The city of Worcester is an unexpected setting to appear on the best cities for pizza list. But the Central Mass town ranks No. 1 of any city in the nation with pizza shops accounting for over 22 percent of its total restaurants. You can find great pizza in many spots in this, the second-most populous city in all of New England. And that's particularly true along Shrewsbury Street, Worcester's “Little Italy" neighborhood.

The oldest and perhaps most well-known pizza spot on Shrewsbury is Wonder Bar Restaurant. The location has been selling its famous pizza since the middle of the last century. And despite new ownership, Wonder Bar continues to sling some of Worcester's best pie. Other popular nearby spots include Ciao Bella, Woosta Pizza and Kelley Square Pizza.

But Worcester's biggest contribution to pizza culture isn't even a restaurant. At the close of World War II, pizza boomed in popularity. While working at a pizza shop on Lake Avenue, 23-year-old Frank Fiorillo decided to offer people to make homemade pizza. In his parents' living room, he invented the first commercial pizza mix in a box. “Roman Pizza Mix" was so successful, Fiorillo retired at age 25. Now known as “Appian Way Pizza Mix," it's still sold in stores today.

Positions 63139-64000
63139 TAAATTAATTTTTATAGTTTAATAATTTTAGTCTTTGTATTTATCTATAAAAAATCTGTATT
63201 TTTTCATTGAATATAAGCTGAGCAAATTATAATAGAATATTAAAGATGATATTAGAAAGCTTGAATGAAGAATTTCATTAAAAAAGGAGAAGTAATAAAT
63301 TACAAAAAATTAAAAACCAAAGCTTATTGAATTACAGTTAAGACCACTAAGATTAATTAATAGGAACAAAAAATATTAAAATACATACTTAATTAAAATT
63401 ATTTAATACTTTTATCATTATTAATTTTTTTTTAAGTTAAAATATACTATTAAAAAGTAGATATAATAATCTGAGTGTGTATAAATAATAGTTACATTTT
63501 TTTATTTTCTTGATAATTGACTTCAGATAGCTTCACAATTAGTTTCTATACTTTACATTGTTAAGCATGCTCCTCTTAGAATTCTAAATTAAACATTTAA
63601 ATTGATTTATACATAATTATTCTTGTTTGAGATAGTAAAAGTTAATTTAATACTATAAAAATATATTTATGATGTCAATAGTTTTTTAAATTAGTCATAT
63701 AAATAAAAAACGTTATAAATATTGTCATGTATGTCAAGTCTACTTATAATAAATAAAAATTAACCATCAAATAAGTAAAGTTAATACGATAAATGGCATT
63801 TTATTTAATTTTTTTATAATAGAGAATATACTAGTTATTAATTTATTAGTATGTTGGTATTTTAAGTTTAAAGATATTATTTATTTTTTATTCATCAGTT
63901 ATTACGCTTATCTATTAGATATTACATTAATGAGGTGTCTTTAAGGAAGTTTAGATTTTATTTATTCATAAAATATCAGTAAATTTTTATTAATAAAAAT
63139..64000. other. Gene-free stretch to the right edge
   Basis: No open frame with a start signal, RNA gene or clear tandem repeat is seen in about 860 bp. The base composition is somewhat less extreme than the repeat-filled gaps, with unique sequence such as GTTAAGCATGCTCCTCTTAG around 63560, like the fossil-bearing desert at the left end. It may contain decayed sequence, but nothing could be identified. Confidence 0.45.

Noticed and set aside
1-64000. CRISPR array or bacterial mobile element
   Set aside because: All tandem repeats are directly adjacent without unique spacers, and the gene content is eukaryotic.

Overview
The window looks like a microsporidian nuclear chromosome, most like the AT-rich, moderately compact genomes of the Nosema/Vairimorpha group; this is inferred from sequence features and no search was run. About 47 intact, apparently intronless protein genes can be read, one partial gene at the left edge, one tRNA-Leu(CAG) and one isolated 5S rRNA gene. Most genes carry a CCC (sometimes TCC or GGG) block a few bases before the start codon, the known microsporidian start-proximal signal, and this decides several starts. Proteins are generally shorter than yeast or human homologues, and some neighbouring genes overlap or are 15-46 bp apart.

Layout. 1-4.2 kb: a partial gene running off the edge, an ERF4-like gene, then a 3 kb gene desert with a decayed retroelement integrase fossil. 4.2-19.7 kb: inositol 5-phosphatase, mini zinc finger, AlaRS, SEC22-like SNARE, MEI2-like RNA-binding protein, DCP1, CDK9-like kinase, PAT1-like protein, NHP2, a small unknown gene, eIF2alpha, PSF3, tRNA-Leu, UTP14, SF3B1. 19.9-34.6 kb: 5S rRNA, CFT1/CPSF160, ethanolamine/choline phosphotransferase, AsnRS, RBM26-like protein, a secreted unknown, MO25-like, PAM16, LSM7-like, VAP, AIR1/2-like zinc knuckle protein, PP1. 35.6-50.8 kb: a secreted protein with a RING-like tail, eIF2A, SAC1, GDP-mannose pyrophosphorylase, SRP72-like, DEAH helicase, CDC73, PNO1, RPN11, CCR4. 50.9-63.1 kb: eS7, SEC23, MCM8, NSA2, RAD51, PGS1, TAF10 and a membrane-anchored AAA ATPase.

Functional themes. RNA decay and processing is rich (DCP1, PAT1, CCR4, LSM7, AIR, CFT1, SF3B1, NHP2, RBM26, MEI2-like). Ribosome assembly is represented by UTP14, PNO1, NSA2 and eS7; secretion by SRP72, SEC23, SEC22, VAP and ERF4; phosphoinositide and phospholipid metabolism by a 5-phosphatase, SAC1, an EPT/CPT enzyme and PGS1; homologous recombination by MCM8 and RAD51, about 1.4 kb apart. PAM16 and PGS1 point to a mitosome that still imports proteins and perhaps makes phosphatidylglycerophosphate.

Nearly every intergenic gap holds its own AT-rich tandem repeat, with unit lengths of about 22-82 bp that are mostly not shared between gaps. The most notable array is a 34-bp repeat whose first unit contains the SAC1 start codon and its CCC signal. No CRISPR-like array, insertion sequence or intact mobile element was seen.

You, too, can make pizza at home or order a great local pie. And where you decide to eat is fairly affordable in Worcester. A one-bedroom apartment rents for $1,212 monthly on average.

8. Cambridge, MA

Breaking news: College students love pizza. And in Cambridge, across the Charles from Boston, there are nearly 22,000 of them. And most all of them love pizza. Good thing, too, because this academic suburb is first in the nation with 5.33 pizza restaurants per square mile. Cambridge is home to Harvard, MIT and a lot of good pizza.

Call it the great dining hall walk-out. Why would you eat thawed chicken nuggets from a cafeteria tray when good pizza is everywhere? In and around Harvard Square, there's nearly one pizzeria on every corner. And the wicked best is Pinocchio's Pizza & Subs. Not only is “Noch's" Mark Zuckerberg's favorite Cambridge pizza spot, but its Sicilian pizza also got its own storyline on the USA Network TV show “Suits."

And that's just one spot. Lines of college students are out the door at Angelos Pizza, Harvard House of Pizza, Source Restaurant and Stoked Pizza Co. and even chains like &Pizza and Otto Pizza.

But whether you're a student at one of Cambridge's 10 universities or a suburban local, it's not cheap to rent. An average one-bedroom apartment in the City of Academia runs $3,612 a month.

7. Buffalo, NY

You know New York pizza. You know Chicago pizza. But do you know Buffalo pizza? Now, we're not talking about traditional pizza with wing sauce. Pizza in Buffalo is its own style. And Buffalo has been named one of the best pizza cities in America. No really.

Over 18 percent of all restaurants in Buffalo are pizza joints, with almost 40 for every 100,000 Buffalonians. Both are top 10 rankings nationally. And most serve a form of Buffalo-style pizza. The Niagara Frontier version is sort of an amalgam of other city's styles.